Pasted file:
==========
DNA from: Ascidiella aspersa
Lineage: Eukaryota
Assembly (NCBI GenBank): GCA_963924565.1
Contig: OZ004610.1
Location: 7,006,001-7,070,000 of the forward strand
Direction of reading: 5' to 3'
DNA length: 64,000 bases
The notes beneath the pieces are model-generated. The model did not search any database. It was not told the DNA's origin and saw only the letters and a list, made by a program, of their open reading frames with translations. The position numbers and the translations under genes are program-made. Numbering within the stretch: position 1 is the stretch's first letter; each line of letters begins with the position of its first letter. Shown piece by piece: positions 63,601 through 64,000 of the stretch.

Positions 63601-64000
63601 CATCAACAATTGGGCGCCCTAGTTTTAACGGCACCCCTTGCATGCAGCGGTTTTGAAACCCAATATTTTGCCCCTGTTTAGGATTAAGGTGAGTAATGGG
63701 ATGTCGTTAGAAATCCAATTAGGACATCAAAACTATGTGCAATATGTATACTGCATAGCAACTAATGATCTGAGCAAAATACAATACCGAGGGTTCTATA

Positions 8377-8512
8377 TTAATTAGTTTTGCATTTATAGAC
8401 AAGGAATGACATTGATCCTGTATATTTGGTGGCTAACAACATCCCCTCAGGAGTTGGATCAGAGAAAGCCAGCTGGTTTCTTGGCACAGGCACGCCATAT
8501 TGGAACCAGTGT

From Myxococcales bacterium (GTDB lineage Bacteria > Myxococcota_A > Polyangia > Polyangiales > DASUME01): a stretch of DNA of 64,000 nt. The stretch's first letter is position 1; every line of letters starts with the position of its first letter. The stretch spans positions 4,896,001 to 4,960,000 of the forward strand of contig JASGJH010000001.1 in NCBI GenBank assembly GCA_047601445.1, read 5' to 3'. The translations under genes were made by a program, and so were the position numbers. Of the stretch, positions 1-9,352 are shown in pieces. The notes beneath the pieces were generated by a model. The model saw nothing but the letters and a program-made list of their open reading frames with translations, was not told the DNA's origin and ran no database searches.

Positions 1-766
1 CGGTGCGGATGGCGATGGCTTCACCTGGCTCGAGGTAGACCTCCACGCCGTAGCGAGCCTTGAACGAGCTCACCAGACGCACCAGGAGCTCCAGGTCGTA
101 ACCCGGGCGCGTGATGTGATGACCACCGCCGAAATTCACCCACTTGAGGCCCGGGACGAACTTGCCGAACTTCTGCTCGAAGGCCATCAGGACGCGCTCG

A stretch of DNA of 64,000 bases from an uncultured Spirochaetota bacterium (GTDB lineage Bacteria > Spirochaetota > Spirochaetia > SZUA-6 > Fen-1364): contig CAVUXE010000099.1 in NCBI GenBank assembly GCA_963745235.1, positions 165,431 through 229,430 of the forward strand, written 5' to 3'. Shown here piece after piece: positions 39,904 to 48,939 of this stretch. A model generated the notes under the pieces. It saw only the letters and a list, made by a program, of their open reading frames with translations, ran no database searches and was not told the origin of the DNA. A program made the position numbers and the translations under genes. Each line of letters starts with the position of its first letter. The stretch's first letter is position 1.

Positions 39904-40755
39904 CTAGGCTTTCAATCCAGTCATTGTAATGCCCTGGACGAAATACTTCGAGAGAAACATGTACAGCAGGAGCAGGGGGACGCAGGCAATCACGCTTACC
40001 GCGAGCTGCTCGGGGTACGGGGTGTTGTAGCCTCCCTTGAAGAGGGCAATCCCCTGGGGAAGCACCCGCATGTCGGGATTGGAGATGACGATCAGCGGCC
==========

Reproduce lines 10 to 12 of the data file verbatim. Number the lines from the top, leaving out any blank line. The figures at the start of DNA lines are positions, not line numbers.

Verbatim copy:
63601 CATCAACAATTGGGCGCCCTAGTTTTAACGGCACCCCTTGCATGCAGCGGTTTTGAAACCCAATATTTTGCCCCTGTTTAGGATTAAGGTGAGTAATGGG
63701 ATGTCGTTAGAAATCCAATTAGGACATCAAAACTATGTGCAATATGTATACTGCATAGCAACTAATGATCTGAGCAAAATACAATACCGAGGGTTCTATA

Positions 8377-8512